First, let me start by addressing by the fact that I have not, uh, addressed the Cowboys-Lions game. Over the last couple years, I have not hidden the fact that I am not a “media” source, but rather, simply a Cowboys fan with a love for statistical analysis and a drive to study the ‘Boys in as much depth as possible.
When they lose, the cold, analytical side with which I tend to run this site disappears. During the most difficult losses, I find that my ability to analyze the team in a manner that is both rational and fit for Dallas Cowboys Times is compromised. At this time, I have just one thing to say about the Cowboys’ loss on Sunday...
On 4th-and-goal from the half-yard line, Jason Garrett called a play from “Double Tight Right I Right.” It was a strong side dive. It got stopped. The Cowboys lost the game by four points. While I realize Tony Romo played one of the worst games of his career (not in terms of actual performance, but rather decision-making), the Cowboys will not be an elite football team until this kind of predictability stops. Garrett thinks his offense should always execute, even if the defense knows what it is coming.
While it is true, they “should” perform up to a certain standard, it is impractical to think they will. There are professionals on the other side of the football, and calling plays is about putting your guys in the proper position to maximize their ability to use their talent and succeed. Until then, the Cowboys will simply be an underachieving, poorly-coached group of very talented players. Does Garrett have the potential to succeed? I think so. Must he change? You bet.
Last year, I wrote an article called “Why stats show Dallas Cowboys will make playoffs” following the team’s 1-3 start. It didn’t exactly work out as I expected. Today, I am posting an article called “Why stats show Dallas Cowboys will make playoffs.” Let’s see how it plays out this year.
Over at Advanced NFL Stats, the Cowboys are currently ranked as the No. 1 team in the NFL. No. 1! While I certainly don’t find that ranking to be true, it shows that the Cowboys have at least played well in relation to their 2-2 record. Remember, record is a rather poor indicator of how teams are performing (fortunately or unfortunately, depending how you view it). Points are superior, but even they can be misleading. Through four games, the number of points a team has scored or yielded could differ by as much as 50 percent or more simply from “luck” (special teams touchdowns, field goals, penalties and other things which have historically shown to not be repeatable...or at least not to a significant degree).
Advanced football analytics show that the statistics which actually correlate best to future wins are not past wins or points, but rather, adjusted yards per pass attempt and run success rate (the percentage of runs which increase your expected points on a drive) on both offense and defense. The former certainly weighs more heavily than the latter, but run success rate is important too. Actually, the portion of a team’s runs which are “successful” correlates for more strongly to winning than attempts or yards-per-carry.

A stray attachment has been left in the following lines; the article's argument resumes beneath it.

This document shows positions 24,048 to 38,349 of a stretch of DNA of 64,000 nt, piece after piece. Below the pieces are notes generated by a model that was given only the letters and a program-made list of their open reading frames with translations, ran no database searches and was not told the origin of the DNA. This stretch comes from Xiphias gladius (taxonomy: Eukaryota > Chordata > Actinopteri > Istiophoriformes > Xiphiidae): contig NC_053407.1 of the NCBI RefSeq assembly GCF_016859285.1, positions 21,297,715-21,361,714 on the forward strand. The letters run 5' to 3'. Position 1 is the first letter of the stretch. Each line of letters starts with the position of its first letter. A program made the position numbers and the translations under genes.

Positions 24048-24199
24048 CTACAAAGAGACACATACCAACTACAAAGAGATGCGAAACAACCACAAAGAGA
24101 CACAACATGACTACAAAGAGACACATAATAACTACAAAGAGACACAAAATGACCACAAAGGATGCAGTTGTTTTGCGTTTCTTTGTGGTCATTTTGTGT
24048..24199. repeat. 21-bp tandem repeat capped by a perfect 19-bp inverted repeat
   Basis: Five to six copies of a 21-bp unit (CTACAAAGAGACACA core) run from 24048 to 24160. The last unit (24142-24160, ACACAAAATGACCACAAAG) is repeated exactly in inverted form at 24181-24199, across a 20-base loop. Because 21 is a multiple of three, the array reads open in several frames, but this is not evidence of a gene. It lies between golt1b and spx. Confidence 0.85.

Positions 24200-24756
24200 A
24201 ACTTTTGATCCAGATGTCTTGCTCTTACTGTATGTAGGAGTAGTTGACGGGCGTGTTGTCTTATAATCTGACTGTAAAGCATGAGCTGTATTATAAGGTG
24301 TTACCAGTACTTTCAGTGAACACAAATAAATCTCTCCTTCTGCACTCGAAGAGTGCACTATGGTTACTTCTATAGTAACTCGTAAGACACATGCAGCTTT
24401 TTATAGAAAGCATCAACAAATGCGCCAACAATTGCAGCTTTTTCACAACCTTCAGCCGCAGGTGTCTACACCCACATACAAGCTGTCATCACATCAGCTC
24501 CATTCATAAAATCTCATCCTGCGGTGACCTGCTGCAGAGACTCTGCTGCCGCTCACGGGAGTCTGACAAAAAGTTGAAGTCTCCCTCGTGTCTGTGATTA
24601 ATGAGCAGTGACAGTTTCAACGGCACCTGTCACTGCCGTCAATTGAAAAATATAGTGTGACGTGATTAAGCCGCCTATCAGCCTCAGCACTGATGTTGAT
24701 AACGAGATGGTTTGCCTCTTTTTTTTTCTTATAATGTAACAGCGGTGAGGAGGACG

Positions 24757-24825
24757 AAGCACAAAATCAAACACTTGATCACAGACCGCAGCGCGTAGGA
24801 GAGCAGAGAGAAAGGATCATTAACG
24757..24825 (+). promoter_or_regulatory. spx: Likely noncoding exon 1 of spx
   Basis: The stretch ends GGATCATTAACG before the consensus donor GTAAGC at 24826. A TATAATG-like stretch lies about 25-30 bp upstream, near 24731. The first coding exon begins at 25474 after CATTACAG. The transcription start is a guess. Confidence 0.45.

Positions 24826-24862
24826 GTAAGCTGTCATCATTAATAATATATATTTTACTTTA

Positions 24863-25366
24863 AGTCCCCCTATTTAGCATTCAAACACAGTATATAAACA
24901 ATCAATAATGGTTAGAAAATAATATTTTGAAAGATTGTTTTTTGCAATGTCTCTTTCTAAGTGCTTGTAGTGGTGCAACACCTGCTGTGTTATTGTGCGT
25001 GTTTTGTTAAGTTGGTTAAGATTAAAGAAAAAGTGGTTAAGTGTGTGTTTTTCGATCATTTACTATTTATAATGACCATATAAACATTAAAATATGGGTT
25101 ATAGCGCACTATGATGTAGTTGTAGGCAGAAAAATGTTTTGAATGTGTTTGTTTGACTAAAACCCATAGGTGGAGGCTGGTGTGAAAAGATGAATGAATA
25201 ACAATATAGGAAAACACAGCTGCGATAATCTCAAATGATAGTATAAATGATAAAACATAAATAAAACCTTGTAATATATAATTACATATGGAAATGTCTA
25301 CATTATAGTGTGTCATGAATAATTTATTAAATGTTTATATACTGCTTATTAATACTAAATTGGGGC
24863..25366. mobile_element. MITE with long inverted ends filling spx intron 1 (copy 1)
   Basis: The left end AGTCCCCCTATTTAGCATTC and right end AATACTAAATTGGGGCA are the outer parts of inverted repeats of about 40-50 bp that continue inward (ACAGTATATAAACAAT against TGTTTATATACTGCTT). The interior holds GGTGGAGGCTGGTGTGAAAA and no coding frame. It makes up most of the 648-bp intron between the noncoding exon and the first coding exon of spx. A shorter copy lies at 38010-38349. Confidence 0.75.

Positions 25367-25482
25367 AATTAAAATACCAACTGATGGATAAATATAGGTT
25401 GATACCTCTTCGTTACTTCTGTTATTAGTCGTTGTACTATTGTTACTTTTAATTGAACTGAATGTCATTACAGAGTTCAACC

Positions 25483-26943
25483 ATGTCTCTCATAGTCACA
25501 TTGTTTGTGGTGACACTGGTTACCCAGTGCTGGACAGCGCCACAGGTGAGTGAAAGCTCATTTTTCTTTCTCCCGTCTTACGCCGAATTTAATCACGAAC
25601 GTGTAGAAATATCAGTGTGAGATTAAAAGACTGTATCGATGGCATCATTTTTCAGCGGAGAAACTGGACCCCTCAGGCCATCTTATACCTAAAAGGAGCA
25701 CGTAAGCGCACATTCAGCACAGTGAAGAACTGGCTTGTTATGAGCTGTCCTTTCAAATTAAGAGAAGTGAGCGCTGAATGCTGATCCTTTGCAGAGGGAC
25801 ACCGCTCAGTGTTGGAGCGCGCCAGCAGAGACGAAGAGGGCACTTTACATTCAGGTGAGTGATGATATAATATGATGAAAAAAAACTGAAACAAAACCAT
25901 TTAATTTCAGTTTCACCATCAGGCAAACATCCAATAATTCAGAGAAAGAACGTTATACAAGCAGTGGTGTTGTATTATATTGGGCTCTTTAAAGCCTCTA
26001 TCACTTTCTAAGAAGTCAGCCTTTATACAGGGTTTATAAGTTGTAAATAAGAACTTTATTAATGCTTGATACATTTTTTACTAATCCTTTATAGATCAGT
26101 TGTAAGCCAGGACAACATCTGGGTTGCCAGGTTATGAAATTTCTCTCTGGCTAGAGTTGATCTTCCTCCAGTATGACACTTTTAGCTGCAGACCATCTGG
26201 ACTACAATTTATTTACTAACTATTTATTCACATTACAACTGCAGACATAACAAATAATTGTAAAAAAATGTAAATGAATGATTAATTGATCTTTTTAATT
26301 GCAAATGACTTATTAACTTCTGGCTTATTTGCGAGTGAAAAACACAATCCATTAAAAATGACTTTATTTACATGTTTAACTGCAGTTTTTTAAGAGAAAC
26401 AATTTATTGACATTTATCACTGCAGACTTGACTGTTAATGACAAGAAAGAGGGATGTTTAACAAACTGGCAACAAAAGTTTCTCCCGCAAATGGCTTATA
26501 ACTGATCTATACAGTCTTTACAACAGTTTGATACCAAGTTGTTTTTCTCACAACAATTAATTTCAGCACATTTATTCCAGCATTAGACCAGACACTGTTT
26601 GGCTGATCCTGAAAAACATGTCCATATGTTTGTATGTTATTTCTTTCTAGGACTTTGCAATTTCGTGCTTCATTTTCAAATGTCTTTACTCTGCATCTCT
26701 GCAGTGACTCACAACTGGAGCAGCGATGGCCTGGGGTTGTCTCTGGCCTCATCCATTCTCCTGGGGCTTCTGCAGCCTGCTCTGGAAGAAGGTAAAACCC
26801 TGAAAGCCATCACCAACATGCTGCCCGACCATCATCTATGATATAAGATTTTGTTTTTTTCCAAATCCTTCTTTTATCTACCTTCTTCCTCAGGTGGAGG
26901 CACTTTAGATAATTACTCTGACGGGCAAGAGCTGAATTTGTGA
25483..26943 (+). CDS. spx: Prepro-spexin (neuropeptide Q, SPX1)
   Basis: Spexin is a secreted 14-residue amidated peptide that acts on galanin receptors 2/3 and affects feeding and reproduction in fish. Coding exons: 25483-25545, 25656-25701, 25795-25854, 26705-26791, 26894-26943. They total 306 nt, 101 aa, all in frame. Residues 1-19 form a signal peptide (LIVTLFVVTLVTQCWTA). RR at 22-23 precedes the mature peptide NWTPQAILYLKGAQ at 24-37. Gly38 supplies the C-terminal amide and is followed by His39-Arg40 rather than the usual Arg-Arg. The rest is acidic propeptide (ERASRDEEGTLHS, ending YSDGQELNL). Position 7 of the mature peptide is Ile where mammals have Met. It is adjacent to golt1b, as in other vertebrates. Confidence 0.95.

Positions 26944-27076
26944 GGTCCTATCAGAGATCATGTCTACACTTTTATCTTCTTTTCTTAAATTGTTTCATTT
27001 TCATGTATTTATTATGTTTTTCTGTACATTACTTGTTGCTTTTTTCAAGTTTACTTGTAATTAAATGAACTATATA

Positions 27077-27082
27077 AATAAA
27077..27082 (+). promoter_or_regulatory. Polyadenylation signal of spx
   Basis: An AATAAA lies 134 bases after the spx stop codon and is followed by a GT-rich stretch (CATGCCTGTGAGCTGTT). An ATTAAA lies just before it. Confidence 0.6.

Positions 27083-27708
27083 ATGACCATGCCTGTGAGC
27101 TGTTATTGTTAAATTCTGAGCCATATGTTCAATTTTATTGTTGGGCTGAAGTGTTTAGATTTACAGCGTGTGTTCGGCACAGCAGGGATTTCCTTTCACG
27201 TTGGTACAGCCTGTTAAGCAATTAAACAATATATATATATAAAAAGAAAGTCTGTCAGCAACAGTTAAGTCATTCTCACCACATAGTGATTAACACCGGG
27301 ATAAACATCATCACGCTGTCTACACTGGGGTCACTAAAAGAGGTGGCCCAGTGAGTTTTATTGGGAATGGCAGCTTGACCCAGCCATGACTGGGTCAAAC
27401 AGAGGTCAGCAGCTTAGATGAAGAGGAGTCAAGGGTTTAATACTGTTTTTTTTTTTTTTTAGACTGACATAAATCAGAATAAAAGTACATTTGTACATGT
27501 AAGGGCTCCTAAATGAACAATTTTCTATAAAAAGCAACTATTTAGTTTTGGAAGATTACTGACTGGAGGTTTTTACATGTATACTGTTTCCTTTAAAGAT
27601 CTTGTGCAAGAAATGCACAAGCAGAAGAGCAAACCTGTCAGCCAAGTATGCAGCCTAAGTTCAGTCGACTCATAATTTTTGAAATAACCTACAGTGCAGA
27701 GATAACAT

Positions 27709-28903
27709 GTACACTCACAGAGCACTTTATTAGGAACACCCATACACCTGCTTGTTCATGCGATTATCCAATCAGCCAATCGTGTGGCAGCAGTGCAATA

According to the numbers, the Cowboys have the eighth-worst running success rate in the NFL. That matches up well with other statistics, as Dallas simply hasn’t been able to get much going on the ground, at least not consistently. So how is the team so highly-rated in terms of their win probability? They have been lights out in each other category. No team is running on Dallas, succeeding just 34 percent of the time, worst in the NFL (making Dallas the best, obviously).
Opposing offenses also haven’t been able to throw, racking up just 5.7 adjusted yards per attempt, making Dallas the eighth-most efficient passing defense. On offense, Romo and Co. have generated 7.8 adjusted yards per attempt, ranking sixth in the league.
Certainly, factors other than running and passing efficiency go into winning football games, but these statistics correlate better than any others we have. Plus, things like turnovers, sacks, play-calling and so on are all implemented into these statistics (adjusted yards per attempt accounts for the first two, and the numbers are simply a reflection of player talent and play-calling). The numbers have also given Dallas a 67 percent win probability, ranking them first in the NFL, and a 55 percent opponents’ win probability, also good for first (meaning they have played the toughest schedule thus far).
When you add in the fact that teams have actually struggled against the Cowboys (meaning they have played at least one poor game, statistically speaking, out of four), you can see why the numbers point to the Cowboys’ record improving as the season rolls along.
I’ll end this post with a quote from last year’s article on the same topic, altering just the team’s record:
Through only four games, however, the sample size of wins/losses just isn’t large enough to be conclusively indicative of a team’s talent, nor can it be used as a strong barometer for future success.
Think about it. There seems to be a big difference between a 2-2 team and one that is 3-1 (at least emotionally), but what is that difference in reality? Maybe a single play in just one game? A shoestring tackle here, a fingertip catch there.
Still, there are those who will claim that the “should haves” mean nothing–the Cowboys are 2-2, and that’s it. How could they be anything other than their record? While I generally disagree with this assessment, it is true in some sense. The Cowboys’ record may or may not be representative of how they’ll play in the future, but whether it is or not does nothing to alter the fact that they are 2-2.
For that 2-2 record to change for the better, the Cowboys need to disregard the “should haves” and focus on improving today. If they do that, they should find themselves playing into mid-January (at least). The stats never lie.